Bookmarking made fun, easy

Social bookmarking sites dot the Web as storage places for favorite bookmarks, or as gathering spots to find what others are talking about. Think of social bookmark sites as self-storage locations for things you want to find later, or wish to share with friends.

There are more than a dozen well-used social bookmarking sites. Among them are Slashdot, Digg, Newsvine, Reddit,, and others.

They evolved as a way of helping people organize and search for useful sites without having to deal with the chaotic muss and fuss of general search engines. Plus, who would want to keep saving your favorites in your desktop browser? Before long that would become one massive list with no way to simplify.

People use social bookmarking while visiting other Web sites or reading blogs. More and more sites, such as those of the Los Angeles Times and the New York Times, offer small icons at the bottom or alongside a story, which allow users to tag and save the story to that bookmark site.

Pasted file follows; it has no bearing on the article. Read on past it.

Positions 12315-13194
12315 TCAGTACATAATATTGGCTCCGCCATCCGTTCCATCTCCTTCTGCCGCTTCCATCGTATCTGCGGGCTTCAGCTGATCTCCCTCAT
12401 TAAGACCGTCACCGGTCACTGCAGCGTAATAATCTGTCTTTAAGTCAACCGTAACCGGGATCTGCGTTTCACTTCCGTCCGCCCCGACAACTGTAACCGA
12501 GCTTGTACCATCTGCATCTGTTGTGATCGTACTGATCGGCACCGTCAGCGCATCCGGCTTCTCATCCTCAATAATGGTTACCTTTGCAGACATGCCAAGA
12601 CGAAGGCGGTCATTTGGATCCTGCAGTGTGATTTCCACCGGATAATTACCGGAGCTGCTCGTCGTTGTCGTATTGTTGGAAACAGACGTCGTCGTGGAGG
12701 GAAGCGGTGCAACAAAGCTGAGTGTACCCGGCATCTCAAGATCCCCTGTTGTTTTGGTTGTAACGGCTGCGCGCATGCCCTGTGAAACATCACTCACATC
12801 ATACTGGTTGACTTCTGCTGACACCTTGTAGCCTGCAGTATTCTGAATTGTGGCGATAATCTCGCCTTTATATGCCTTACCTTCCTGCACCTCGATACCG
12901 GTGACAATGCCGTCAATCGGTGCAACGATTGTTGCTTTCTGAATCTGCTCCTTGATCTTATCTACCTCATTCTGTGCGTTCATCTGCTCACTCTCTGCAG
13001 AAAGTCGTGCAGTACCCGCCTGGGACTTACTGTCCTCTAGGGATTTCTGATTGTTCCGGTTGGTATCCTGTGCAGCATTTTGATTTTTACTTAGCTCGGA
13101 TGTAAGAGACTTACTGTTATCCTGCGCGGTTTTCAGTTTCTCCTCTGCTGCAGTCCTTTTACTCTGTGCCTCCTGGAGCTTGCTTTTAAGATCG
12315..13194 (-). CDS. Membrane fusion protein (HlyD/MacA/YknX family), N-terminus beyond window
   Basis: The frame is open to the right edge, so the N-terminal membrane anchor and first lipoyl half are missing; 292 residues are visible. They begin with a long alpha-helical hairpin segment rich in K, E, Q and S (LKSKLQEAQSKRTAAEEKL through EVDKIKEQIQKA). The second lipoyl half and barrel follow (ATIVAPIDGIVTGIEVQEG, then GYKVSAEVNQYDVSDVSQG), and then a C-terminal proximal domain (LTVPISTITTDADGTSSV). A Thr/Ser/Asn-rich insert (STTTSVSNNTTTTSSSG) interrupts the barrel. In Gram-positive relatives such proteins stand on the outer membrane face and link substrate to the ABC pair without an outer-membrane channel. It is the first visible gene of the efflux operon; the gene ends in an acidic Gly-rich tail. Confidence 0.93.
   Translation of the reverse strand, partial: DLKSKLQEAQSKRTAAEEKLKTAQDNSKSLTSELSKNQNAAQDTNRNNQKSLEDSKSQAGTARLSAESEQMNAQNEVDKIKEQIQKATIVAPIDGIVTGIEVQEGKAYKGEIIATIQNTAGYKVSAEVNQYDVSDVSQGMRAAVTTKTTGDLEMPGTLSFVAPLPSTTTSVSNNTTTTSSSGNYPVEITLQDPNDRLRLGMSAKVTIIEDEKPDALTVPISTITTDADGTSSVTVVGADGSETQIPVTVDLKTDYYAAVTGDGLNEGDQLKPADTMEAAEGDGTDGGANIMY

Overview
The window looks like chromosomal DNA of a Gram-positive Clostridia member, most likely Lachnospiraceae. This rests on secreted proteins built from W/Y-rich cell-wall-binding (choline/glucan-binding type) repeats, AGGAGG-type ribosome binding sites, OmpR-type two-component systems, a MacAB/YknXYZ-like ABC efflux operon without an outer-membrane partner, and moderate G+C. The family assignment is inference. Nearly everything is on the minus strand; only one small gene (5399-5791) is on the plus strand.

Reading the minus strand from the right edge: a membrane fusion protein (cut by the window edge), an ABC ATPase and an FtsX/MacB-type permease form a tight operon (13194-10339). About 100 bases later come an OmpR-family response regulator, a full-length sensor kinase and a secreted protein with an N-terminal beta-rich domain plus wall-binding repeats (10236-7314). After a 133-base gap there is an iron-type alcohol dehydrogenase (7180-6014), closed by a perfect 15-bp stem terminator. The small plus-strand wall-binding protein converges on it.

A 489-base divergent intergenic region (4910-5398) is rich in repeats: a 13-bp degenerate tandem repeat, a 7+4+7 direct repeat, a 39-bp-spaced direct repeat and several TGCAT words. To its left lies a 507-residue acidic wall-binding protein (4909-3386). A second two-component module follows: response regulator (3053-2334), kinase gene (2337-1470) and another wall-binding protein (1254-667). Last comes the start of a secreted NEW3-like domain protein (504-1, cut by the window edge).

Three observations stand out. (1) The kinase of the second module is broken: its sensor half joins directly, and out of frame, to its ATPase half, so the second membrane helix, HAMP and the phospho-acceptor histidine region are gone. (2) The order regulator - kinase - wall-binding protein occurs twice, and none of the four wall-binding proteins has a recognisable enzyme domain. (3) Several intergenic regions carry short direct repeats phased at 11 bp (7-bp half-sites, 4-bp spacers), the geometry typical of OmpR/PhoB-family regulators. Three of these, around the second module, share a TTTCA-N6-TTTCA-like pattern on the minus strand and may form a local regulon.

You click on the appropriate icon and it will instantly let you post or bookmark the item (assuming you’ve created a free account at the site you’re bookmarking to).

The bookmarking lets you add tags, or keywords. That feature helps you, or anyone else using the bookmark site, find relevant links. Say you bookmark 300 different stories or Web sites at Since you added tags, whenever you need to find the five that refer to “college football,” those will be easy to find.

The bookmark sites now allow users to create filters or alerts, so that you can be contacted by e-mail, or by RSS, whenever others there bookmark content that fits your interests. So whenever anyone posts a comment on Digg about “Dennis Hession,” you can be alerted and then quickly find what that was.

A short video primer on social bookmarking is at:

Many social bookmarking services also use Web or RSS feeds. You can set up a feed by defining a set of tags or keywords. When other users of that site file items with those tags, the RSS feed will call attention to what they’re collecting.

Click here to comment on this story »



Contact the Spokesman

Main switchboard:
(509) 459-5000
Customer service:
(800) 338-8801
(509) 459-5400
(800) 789-0029
Back to Spokesman Mobile